For those who wish to dive deeper into the issue of how innovative, disruptive “paradigm shifts” come to pass (and why), I recommend reading the definitive primer on the topic – Thomas Kuhn’s “The Structure of Scientific Revolutions”. From his insights, it is a short jump to comprehending the core problem of monopolistic practices.
Seeking to look at this in the “big picture” sense, monopolistic or totalitarian practices create revolutions. Basically, under monopolies (corporate or political), there are strong incentives to eliminate competition in order to insure continuity – continuity of profit (cash cow), or continuity of concentrated political power (totalitarianism). The consequence is that, over time, the gap between the current solution (to whatever the core problem in question is) and the theoretical optimal solution (ergo the unmet need) grows larger and larger. In an open, decentralized organizational structure, typically multiple solutions are continually being brought forth and tested, and so the tension of that gap tends to get resolved before the gap gets too large. This creates an environment where the “disruptive events” or discontinuities get resolved more as a series of “evolutionary” bumps in the road rather than as revolutions. But if the forces of monopolistic or totalitarian controls are allowed free reign, then these discontinuities between current and optimal solutions grow larger and larger over time, and at some point the tension between the current solution and the unmet need get resolved abruptly, to which resolution (if the gap was large enough) we apply the term “revolution”. Technological revolution, business revolution, social revolution, or political revolution.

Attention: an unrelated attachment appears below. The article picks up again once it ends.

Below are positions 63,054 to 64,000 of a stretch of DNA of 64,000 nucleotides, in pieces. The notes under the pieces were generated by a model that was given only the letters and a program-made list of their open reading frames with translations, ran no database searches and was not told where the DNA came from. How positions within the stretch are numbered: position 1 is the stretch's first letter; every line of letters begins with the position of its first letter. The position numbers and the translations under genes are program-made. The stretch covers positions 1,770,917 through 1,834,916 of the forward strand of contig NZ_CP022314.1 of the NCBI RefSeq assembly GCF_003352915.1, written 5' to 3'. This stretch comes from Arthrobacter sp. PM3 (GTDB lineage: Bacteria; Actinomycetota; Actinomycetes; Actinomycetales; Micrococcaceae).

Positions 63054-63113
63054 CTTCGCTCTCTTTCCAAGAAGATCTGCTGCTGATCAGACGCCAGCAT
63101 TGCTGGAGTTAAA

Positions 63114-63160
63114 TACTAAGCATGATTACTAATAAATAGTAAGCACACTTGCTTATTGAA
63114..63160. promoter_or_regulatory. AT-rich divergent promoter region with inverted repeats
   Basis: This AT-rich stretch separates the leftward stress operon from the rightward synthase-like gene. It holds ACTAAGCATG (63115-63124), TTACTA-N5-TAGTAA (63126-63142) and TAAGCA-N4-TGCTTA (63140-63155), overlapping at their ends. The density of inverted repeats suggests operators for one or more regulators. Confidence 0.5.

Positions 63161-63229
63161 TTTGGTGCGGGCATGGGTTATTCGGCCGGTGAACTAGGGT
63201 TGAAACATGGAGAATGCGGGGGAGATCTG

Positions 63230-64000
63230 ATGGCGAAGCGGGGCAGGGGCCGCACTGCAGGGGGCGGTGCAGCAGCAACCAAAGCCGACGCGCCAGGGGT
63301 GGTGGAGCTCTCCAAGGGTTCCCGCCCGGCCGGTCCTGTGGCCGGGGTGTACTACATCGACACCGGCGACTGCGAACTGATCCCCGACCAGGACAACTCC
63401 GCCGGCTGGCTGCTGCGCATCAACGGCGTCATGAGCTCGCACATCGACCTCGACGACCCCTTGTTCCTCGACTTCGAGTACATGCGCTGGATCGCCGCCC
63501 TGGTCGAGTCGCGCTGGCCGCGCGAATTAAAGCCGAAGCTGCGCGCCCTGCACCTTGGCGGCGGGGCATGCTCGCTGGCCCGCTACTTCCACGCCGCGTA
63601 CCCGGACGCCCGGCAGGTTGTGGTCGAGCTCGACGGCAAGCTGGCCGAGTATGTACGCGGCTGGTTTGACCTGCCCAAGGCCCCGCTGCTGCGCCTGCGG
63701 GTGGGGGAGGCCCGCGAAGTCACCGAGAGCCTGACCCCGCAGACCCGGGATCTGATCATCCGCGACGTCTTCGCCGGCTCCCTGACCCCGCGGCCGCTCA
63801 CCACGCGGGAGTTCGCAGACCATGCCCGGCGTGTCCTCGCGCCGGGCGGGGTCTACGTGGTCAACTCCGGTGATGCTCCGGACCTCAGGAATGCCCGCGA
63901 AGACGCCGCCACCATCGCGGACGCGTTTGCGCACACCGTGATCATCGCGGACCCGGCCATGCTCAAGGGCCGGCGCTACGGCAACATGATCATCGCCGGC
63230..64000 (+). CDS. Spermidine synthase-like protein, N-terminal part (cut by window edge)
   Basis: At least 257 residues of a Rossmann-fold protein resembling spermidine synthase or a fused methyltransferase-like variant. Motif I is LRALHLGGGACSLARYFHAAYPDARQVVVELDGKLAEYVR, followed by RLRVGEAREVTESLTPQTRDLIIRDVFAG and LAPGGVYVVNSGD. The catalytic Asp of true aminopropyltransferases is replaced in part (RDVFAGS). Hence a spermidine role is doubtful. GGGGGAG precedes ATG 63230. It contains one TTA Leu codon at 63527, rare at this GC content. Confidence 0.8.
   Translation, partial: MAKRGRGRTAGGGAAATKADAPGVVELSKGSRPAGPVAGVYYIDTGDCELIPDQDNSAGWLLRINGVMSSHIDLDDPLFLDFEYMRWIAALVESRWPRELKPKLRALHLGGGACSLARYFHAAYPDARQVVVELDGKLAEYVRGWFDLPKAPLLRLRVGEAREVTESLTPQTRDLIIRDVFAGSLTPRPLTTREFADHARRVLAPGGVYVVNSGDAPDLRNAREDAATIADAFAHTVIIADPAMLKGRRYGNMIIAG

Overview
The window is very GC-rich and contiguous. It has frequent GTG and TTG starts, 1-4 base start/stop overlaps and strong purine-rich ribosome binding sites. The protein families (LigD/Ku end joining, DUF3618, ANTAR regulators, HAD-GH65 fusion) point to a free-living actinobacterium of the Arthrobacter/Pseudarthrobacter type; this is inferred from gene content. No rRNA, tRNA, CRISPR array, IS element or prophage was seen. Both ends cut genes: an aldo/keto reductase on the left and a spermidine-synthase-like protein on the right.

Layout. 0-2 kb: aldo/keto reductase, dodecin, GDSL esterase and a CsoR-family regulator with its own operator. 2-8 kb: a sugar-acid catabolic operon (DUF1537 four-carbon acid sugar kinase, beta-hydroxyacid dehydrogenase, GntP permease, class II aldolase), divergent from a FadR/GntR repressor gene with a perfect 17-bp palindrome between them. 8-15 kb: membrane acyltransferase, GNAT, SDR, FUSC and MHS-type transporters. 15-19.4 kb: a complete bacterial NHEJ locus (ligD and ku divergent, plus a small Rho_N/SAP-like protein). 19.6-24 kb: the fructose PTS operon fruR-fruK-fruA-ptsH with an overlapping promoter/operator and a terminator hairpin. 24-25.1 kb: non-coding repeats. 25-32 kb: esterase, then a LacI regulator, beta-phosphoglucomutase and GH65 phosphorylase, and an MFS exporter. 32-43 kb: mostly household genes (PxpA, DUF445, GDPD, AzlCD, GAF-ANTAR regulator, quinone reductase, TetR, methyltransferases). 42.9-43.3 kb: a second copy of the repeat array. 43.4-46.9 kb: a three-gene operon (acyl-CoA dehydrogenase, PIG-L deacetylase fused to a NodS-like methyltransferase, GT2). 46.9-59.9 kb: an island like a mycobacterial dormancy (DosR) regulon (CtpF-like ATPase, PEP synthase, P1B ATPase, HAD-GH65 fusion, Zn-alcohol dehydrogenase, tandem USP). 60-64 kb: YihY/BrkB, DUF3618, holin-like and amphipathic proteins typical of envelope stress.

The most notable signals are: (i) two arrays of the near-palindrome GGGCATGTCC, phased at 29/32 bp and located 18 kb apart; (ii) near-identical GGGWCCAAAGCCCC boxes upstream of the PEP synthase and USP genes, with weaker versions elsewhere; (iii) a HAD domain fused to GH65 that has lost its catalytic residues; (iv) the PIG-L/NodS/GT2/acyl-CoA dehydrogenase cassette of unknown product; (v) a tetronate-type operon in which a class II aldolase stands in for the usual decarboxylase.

In a sense, the Bronze Age collapse of approximately 1177 BC appears to have been the consequence of a catastrophic propagating failure of a global totalitarian political system. Centralized totalitarian systems eventually fail, and when they fail they do so catastrophically.
We can learn a lot from this history, and in particular we can learn from what came afterwards. Basically, after a fairly brief “dark age”, history records the rise of the Greek city-state organization exemplified by the pinnacle of Athens and the Athenian political system which is often considered the birthplace of much of what we define as “Democracy”. I suggest that what the Athenian system of yore really represented was a locally decentralized solution to political organization and management. Out of the destruction of civilization wrought by the catastrophic failure of global centralized totalitarian political governance systems emerged the decentralized, self-assembling system of the Athenian city-state.
Acknowledging the selection bias of whom I talk to while constantly traveling or broadcasting to medical freedom-related meeting these days, what I hear from every quarter and from all over the world is an emerging sense of a need to find a different way of organizing ourselves as a species. A sense that the management and political structures which currently exist are outdated and inadequate for the current interconnected and interdependent global community. That these current models select for narcissistic, sociopathic and psychopathic leaders who, by their very nature, are biased towards hierarchical, monopolistic and totalitarian organizational structures. The same organizational bias which became dominant during the Bronze age, and which yielded a cascading catastrophic failure of the entirety of western civilization.
What I hear, again and again, is an emerging sense of mistrust of centralized political and economic structures, and a desire to find some way to organize communities under some sort of decentralized method of self-determination. Political and other organizational structures grounded in principles of commitment to integrity, autonomy, sovereignty, respect for human dignity, and a commitment to community.